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A gamble that is paying off

A gamble that is paying off
A sous chef at the Twin Arrows Casino’s Zenith Restaurant Stewart Weinstein prepares an entree on Feb. 25. The steak comes from cattle that are raised and cared for by Navajo ranchers in the Sanders, Ariz. area. (Times photo - Donovan Quintero)

A sous chef at the Twin Arrows Casino’s Zenith Restaurant Stewart Weinstein prepares an entree on Feb. 25. The steak comes from cattle that are raised and cared for by Navajo ranchers in the Sanders, Ariz. area. (Times photo – Donovan Quintero)

Gaming enterprise celebrates 10-year anniversary

WINDOW ROCK

While the joint Indian gaming compact goes through the New Mexico legislature for passage, the Navajo Nation Gaming Enterprise celebrates its 10-year anniversary.

Since 2004, when the Navajo people voted to legalize gaming on the reservation, the Navajo gaming economy has diversified, according to Derrick Watchman, CEO for NNGE.

We’re one of the few enterprises created and mandated by the Navajo people,” Watchman said.

Watchman, who has been CEO over the last two years since taking over the reins from Bob Winter, said the enterprise now has four properties – Twin Arrows Casino Resort in Arizona and Northern Edge Navajo Casino, Fire Rock Navajo Casino and Flowing Water Navajo Casino in New Mexico.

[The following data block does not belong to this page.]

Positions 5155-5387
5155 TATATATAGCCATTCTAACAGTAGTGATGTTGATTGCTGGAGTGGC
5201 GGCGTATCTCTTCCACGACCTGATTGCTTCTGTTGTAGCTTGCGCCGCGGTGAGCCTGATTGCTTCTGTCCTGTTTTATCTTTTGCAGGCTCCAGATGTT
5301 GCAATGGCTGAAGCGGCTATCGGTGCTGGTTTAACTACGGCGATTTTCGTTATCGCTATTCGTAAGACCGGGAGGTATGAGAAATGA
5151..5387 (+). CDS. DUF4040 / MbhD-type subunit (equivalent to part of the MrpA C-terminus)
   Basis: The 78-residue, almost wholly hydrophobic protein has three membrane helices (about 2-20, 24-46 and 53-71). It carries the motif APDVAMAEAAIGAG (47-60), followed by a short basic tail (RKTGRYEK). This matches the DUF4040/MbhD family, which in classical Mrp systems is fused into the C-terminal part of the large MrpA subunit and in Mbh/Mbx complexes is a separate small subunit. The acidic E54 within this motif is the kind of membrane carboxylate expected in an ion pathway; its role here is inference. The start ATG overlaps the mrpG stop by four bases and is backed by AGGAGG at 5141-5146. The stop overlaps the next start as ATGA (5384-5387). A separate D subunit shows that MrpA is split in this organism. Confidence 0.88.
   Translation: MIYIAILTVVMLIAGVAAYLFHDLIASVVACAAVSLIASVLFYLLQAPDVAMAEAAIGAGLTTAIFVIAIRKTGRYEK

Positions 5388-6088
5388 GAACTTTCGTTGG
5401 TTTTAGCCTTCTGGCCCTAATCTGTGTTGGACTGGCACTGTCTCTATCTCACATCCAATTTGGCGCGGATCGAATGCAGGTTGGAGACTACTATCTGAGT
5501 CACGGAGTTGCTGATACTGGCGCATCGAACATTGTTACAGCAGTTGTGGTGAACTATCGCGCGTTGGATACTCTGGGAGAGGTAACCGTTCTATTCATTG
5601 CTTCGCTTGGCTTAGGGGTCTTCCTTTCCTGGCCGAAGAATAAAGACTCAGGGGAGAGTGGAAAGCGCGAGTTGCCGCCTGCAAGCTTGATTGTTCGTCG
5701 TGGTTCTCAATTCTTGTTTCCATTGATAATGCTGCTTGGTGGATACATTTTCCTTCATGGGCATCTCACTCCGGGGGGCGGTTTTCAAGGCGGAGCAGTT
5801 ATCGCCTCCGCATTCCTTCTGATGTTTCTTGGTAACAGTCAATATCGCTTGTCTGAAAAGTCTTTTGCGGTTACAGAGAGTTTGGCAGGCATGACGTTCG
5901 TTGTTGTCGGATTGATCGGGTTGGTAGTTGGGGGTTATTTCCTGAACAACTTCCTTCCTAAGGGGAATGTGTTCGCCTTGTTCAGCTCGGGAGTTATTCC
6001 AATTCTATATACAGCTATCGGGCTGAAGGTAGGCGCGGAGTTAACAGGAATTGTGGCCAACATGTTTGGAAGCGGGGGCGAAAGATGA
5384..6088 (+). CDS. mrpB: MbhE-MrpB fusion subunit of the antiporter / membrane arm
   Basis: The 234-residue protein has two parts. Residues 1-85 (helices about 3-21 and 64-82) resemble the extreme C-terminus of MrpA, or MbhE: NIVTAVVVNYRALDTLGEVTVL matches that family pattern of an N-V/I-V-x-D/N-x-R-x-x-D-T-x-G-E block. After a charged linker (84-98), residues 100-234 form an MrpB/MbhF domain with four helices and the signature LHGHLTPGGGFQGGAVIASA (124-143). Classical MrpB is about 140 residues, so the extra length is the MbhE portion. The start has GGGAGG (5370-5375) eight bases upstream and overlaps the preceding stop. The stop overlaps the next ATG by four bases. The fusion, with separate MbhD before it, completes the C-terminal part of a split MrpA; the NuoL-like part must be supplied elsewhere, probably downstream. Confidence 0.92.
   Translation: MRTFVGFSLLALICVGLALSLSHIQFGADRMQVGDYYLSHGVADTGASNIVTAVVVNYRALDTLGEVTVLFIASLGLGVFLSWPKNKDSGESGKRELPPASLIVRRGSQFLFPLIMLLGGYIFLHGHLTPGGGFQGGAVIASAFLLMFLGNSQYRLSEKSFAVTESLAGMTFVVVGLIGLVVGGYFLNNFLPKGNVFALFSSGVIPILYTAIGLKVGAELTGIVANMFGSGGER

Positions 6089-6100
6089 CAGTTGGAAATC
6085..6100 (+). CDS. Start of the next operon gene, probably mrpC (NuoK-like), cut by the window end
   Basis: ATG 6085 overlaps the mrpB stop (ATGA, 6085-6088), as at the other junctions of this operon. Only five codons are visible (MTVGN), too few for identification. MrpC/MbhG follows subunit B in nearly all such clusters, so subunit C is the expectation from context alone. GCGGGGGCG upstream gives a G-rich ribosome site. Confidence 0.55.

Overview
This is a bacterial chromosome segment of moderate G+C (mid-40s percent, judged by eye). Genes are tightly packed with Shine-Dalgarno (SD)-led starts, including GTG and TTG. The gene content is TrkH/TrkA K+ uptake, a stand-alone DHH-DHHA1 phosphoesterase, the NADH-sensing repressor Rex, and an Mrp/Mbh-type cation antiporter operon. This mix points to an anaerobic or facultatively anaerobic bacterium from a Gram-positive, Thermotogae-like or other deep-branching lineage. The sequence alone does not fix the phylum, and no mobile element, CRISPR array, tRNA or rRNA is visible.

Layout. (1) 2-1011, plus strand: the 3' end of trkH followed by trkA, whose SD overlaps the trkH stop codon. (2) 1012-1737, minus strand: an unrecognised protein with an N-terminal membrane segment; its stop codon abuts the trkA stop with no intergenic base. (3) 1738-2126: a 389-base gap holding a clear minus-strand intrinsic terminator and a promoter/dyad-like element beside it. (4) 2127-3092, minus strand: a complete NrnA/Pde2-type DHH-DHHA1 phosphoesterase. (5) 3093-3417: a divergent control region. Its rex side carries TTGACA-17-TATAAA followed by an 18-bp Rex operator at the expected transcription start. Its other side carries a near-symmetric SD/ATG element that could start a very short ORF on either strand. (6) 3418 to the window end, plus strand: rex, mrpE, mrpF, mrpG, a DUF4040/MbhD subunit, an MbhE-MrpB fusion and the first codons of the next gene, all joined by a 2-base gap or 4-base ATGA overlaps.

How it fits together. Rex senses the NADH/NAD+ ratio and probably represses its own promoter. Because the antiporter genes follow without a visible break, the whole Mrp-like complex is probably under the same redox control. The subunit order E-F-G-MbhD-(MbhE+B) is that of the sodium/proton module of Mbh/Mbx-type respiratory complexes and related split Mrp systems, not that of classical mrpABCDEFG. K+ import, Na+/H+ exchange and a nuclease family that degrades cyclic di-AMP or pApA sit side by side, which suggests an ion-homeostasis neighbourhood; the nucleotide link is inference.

The three casino properties in New Mexico are part of the joint Indian gaming compact being considered by the state legislature. The joint compact includes five tribes — the Navajo Nation, Jicarilla Apache Nation, Mescalero Apache Nation, Pueblo of Acoma and Pueblo of Jemez – whose gaming compacts with the state end June 30.

In all, the Navajo gaming enterprises generate about 80 million annually in interest revenue and gaming profit revenue. The gaming profit revenue goes to the gaming distribution fund, which has totaled $6 million over the last three years and is being funneled to chapters that approved gaming.

A customer at the Zenith Restaurant at Twin Arrows Casino looks through a listing of which Navajo steak to get on Feb. 25. (Times photo - Donovan Quintero)

A customer at the Zenith Restaurant at Twin Arrows Casino looks through a listing of which Navajo steak to get on Feb. 25. (Times photo – Donovan Quintero)

Navajo Beef Program

Along with its multi-million-dollar properties, the enterprise has a business relationship with Navajo ranchers. This partnership has created the Navajo Beef Program, where grass-fed beef makes for quality steaks being sold and served in the casinos.

The gaming enterprise has partnered with more than 50 ranchers at Padres Mesa Ranch in Chambers, Ariz., 14R in New Lands, Ariz., and Turquoise Grazers in Window Rock.

“Navajo beef provides about 25 percent of our beef program,” Watchman explained. “We could use more, but that source is growing.”

The Navajo Beef Program, which is processed through Labatt Food Service, has produced premium, quality beef since its inception three years ago.

Individual ranchers, cooperatives like the 14R and the non-profit demonstration ranch at Padres Mesa all feed beef into the program.

“Were trying to lead the way for the whole Navajo Reservation, bringing up the standards, mostly land stewardship,” explained Shepherd, foreman at Padres Mesa Demonstration Ranch.